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ROGER MOORE is Ian Fleming’s 007

1973 – 1985




Directed by Guy Hamilton

The first of the Roger Moore movies, an era seen by many as the most silly, opens with Taro cards, Voodoo and a massive dose of Blacksploitation. But as the Bond series, now 11 years old and on to its EIGHTH movie and THIRD actor, moves onwards, it does become more responsive to trends and this was the decade of Blackploitation and several others, most of which will become clear in this review…

But whilst the theme song is great, the plot is not. But Moore is not as bad as I remembered though the tone has become decisively more action adventure and the themes, whilst still grown up Bond in many respects, are more appealing to kids.




Directed by Guy Hamilton

So, from Blackploitation we move on to Bruce Lee. Live and Let Die and this are kind of a set. Both directed by Bond veteran Guy Hamilton, who began with Goldfinger (1964) and ushered in Connery’s short lived return with Diamonds Are Forever (1971). Here we have a good concept, spoiled with a shallow plot but Christopher Lee’s performance and Bond’s adversary, hit-man turned super villain, Scaramanga, or the Man With The Golden Gun, is great. As in many cases, he is the best thing in his films.

Moore is growing into the role too and as we bed in, in the 70’s, the action is becoming more real, less obvious rear projection and more stunts. This is often held up as one of the worst Bond films, but to be honest, so far, I found it to be one of the more enjoyable!




Directed by Lewis Gilbert

Whilst introducing Richard Keal’s, Jaws, this lack pacing. Feeling more derivative of Thunderball (1965) and You Only Live Twice (1967), Lewis Gilbert is over reliant on his own formula for the Bond franchise and fails to inject enough passion or plausibility into the plot.

Barbara Back in beautiful in the role a XXX, yes, you read that right, 007 and XXX, but as far as accepting her a Bond’s counterpart in the USSR, I am sorry but she does not cut it. Still, this has it moments and the action is on its way to reaching the standards of the 80’s and 90’s, though the Lotus turned submarine is cool but its use in the plot was contrived to say the least.




Directed by Lewis Gilbert

The most outlandish yet fun Bond film to date. The effects are outstanding, yet the plot is little more than a collection of Sci-fi cinema trope from the post Star Wars era. Points for ambition, the fantastic aerial pre-credit scene and the science it quite good but the execution becomes farcical, certainly in the last 45 minutes. Yet, this is one that I would love to watch again and again…




Directed by John Glen

After Moonraker may have taken things too far, Bond editor, John Glen, no not the Mercury Astronaut, takes over the franchise and under his direction, Bond regains some of his grittiness. The plot is more action packed, paced better, the stunts are better and the tone is a bit darker.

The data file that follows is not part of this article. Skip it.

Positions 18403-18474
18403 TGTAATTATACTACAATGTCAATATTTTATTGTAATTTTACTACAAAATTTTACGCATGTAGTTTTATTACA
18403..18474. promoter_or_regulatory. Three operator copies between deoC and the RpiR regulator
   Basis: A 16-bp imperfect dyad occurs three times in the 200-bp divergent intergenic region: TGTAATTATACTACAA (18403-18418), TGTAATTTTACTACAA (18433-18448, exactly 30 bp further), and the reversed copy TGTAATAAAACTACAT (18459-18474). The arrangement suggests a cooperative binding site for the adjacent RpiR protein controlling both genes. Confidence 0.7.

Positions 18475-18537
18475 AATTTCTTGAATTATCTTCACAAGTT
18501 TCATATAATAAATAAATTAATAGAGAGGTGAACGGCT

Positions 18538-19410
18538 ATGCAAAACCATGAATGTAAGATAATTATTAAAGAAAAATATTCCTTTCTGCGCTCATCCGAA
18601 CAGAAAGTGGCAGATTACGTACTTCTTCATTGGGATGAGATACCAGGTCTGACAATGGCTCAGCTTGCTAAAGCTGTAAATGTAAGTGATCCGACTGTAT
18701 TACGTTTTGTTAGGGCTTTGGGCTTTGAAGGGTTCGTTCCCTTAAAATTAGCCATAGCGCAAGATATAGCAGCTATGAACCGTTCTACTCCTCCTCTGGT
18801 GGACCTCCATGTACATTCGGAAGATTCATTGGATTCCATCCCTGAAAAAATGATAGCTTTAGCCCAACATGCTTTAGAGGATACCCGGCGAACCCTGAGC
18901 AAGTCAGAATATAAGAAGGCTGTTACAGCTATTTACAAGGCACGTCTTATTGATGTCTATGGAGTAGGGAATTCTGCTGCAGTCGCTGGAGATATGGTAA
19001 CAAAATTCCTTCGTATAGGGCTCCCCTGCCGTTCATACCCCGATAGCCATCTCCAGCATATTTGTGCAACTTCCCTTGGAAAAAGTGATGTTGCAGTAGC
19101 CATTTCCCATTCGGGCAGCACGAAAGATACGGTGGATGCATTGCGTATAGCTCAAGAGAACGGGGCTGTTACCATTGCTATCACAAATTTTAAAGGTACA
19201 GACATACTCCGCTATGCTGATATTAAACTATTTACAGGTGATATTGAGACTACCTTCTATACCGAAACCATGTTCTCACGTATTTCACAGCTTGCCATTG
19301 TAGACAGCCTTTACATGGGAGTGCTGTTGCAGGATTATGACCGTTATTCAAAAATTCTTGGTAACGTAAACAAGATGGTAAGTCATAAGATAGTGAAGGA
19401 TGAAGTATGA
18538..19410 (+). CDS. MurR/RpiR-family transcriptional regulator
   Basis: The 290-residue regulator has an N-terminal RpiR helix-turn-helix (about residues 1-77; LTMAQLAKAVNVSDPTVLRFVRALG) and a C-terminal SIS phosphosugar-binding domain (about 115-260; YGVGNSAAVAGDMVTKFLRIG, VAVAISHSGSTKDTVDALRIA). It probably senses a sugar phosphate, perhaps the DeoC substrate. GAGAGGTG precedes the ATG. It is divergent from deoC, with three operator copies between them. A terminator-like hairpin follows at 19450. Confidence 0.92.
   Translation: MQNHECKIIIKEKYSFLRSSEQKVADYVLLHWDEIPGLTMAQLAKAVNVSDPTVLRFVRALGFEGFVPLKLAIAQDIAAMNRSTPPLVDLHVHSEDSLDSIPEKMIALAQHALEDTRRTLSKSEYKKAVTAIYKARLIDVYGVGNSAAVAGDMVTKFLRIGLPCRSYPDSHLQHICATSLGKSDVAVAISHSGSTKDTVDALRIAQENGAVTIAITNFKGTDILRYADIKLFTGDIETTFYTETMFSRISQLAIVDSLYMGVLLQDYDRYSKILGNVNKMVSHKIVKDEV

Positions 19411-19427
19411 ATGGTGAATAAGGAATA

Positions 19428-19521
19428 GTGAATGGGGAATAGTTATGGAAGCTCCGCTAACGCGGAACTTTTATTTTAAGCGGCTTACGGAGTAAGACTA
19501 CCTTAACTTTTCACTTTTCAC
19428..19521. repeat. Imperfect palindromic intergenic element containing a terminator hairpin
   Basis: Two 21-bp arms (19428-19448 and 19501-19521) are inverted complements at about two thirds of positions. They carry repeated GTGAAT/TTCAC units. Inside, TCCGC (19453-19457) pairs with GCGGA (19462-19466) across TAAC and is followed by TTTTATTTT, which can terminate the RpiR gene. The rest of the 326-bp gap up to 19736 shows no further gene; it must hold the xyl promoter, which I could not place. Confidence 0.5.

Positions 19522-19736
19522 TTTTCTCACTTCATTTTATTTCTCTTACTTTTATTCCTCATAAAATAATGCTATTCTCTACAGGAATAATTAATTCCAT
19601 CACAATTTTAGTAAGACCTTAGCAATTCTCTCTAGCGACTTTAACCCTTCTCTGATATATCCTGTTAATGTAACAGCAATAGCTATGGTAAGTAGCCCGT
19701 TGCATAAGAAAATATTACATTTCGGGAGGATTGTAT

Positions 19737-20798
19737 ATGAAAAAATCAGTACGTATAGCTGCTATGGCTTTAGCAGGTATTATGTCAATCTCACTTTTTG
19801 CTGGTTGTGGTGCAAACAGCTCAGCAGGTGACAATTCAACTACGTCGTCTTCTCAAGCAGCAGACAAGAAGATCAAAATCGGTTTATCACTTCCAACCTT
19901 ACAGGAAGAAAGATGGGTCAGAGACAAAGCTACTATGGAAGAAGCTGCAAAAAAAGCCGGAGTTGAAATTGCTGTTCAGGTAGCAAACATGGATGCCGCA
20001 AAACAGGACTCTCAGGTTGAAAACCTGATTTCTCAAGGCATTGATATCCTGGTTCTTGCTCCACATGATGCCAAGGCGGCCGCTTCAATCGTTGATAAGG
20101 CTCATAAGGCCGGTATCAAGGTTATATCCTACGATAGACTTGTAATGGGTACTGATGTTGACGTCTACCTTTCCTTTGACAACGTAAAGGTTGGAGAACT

There is great chemistry between Moore and his bond girl, more tension yet the slow pacing lets them down a bit. We are now on the right track…




Directed by John Glen

As the action is becoming more recognisable to a modern audience, the pacing is improving and this must be the most concise plot of the Moore era, culminating in a “chase the ticking bomb” plot device. Also serves as clear inspiration for Indiana Jones and the Last Crusade (1989), as this takes place on a circus train and there are also a couple of other moments which reminded me of the latter Spielberg adventure.




Directed by John Glen

The final Roger Moore outing is clearly one of the most action packed and enjoyable films. With a more modern feel, faster pacing and a simpler, more cohesive plot, I found myself liking the more seasoned Bond, darker, colder and maybe a bit grumpier. Must have been Moore’s age at the time, being 57 when he donned his Walther PPK for the last time.


In summation, Roger Moore was no where near as bad as I had remembered. Taken in the context of the day, an era spanning 12 years and two very different decades of film, punctuated by Star Wars (1977) right in the middle of this, hence Moonraker (1979), the action improved, the stunts became more ostentatious and Moore grew into then role, though taking it up at 45 and finishing at 57, his age went against him a lot, especially by the time of A View To Kill (1985), where Moore’s credit as James Bond should have been shared with his stunt doubles.

So, with the ratings in, the top two Moore movies are Moonraker (1979) and A View To A Kill (1985), both with 8/10. It seems that my taste in Bond film of this era, are more to do with fun and action over the less satisfactory espionage plots of this period.

But this was an era of Bond where the formula was simple and reused, too much but it was what the audience wanted and they, we, lapped it up.

So after seven movies and managing to successfully fend of Sean Connery’s return in Never Say Never Again (1983) with Octopussy (1983), it is time to bid Moore adieu…

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